Bun, Onion, Burger
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Bun, Onion, Burger

by Peter Mandel, Chris Eliopoulos
     
 

With no more than two words on each page, wildly colorful illustrations tell the story in this playful book about a family backyard barbeque and a spotted dog who only wants a burger. Dad and son prepare the juicy morsels of meat as the dog looks on, his anticipation (and drool) building each time a burger is served to a guest. And just when it seems the poor mutt

Overview

With no more than two words on each page, wildly colorful illustrations tell the story in this playful book about a family backyard barbeque and a spotted dog who only wants a burger. Dad and son prepare the juicy morsels of meat as the dog looks on, his anticipation (and drool) building each time a burger is served to a guest. And just when it seems the poor mutt is out of luck, a surprise ending leaves everyone satisfied. Readers will delight in the dog’s suspense, and with fewer than forty-five words throughout the text, Bun, Onion, Burger makes a perfect read-aloud treat for toddlers.

Editorial Reviews

Publishers Weekly
Despite its all-American flair, amusing title, and attractive cover, this paper over board picture book is disappointingly thin and never as celebratory as the cookouts it celebrates. Mandel’s (Planes at the Airport) simple, rhymed text contains only a few words per page, which describe the grilling and assembling of hamburgers: “Bun... onion... burger... for one./ Raw... rare... medium... well-done.” The cartoon illustrations provide what little plot there is, as a boy and his dog help make dinner. The dog excitedly participates in every step of the process, but, in the story’s only moment of something resembling tension, he’s frustrated not to get a burger of his own--a problem that’s quickly solved when the boy’s father grills up “another... one... for you!” There is no shortage of color or energy in newcomer Eliopoulos’s watercolors, yet they feel flat. At times, they are simply difficult to decipher (the grilled onions look more like miniature striped inner tubes) and the characters’ smiles are as cookie-cutter as the rest of their personalities--there’s no real character development or differentiation. Ages 2-6. (June)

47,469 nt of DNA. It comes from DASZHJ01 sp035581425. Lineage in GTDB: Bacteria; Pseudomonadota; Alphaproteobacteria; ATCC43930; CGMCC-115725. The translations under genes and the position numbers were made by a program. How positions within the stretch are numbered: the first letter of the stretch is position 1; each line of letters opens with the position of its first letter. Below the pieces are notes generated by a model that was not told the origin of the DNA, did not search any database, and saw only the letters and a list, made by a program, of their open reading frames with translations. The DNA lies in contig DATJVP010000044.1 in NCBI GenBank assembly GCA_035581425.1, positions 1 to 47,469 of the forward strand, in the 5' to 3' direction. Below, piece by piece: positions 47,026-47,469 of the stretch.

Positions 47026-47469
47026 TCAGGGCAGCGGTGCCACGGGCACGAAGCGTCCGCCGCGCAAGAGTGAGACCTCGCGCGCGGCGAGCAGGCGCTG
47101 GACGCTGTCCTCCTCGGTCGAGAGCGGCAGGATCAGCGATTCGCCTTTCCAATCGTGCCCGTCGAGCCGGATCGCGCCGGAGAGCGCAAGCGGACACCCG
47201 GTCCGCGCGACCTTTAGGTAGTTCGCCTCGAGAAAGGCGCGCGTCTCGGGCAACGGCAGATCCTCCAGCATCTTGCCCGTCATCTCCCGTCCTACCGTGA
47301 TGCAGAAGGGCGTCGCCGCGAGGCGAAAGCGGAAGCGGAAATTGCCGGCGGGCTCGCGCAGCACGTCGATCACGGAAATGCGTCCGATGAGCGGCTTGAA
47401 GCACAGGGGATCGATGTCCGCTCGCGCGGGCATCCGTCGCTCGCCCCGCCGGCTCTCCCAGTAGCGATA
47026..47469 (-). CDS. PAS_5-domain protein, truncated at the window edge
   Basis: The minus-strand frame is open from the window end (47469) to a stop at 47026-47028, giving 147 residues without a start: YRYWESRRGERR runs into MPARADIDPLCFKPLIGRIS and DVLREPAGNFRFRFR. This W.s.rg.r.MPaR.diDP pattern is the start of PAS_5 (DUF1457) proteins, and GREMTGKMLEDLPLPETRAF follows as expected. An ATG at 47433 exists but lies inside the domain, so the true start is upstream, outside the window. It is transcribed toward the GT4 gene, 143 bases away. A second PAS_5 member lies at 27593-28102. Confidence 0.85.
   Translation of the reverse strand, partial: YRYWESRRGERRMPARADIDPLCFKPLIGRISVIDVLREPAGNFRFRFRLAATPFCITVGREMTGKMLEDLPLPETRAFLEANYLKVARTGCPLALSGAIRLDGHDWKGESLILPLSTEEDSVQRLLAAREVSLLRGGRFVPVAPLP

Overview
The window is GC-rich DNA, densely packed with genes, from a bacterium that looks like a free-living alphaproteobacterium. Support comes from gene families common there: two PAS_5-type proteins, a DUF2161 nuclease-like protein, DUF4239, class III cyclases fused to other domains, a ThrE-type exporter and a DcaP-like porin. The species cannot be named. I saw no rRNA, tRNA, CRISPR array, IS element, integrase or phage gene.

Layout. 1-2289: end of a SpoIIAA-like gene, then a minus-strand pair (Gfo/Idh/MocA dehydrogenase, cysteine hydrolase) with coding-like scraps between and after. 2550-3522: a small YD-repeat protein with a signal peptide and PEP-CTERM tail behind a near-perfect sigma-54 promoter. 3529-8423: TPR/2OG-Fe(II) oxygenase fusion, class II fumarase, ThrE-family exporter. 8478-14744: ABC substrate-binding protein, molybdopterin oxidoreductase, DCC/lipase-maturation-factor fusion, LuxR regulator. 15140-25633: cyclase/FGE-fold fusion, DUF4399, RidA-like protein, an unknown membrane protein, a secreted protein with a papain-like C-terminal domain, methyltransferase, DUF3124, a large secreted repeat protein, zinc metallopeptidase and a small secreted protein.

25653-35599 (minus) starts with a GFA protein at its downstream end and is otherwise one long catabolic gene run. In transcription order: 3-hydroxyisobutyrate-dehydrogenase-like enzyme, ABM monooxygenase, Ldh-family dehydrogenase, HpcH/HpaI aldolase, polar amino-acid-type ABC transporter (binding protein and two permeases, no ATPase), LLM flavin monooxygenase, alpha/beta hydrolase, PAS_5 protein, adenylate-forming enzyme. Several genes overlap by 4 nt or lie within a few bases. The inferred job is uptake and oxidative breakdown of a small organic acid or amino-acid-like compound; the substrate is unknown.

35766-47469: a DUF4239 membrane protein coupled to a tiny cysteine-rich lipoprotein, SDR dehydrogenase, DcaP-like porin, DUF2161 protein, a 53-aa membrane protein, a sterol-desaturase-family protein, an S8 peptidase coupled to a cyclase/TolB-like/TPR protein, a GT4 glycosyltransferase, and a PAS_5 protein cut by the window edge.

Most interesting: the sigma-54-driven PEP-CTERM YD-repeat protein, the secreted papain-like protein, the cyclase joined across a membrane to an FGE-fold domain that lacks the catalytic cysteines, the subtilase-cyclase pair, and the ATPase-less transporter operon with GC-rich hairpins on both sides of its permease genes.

Kirkus Reviews
A disappointingly ho-hum salute to that summertime classic, the hamburger. Sparse rhyming text spotlights a backyard barbeque shared by exuberant family and friends. "Mustard . . . / pickle . . . / mushroom . . . / swiss cheese. // Slowly . . . / pouring . . . / ketchup . . . / Say please!" Salty French fries and cold lemonade complete the meal. Throughout, the family's canine closely follows the action, hoping for a burger of his own. Eliopoulos's busy illustrations are filled with the greens, reds and browns that epitomize barbeques, but his blocky, Hanna-Barbera-aesthetic characters are regrettably wooden. In addition, the text and pictures do not always jibe well-"Raw, rare, medium" all describe the states of the burgers, but then a turn of the page for "well-done" shows the family hoisting glasses of lemonade. On full spreads, the few scattered words of text occasionally get lost. The enthusiasm and expression of the black-and-white dog just may keep readers interested . . . if they can get past the fact that his spotted eye keeps shifting from one side of his face to the other. Skip this-buy burgers and fixings instead. (Picture book. 3-6)

Product Details

ISBN-13:
9781416924661
Publisher:
Simon & Schuster Books For Young Readers
Publication date:
06/08/2010
Edition description:
Large Print
Pages:
40
Product dimensions:
8.60(w) x 11.10(h) x 0.40(d)
Lexile:
AD520L (what's this?)
Age Range:
2 - 6 Years

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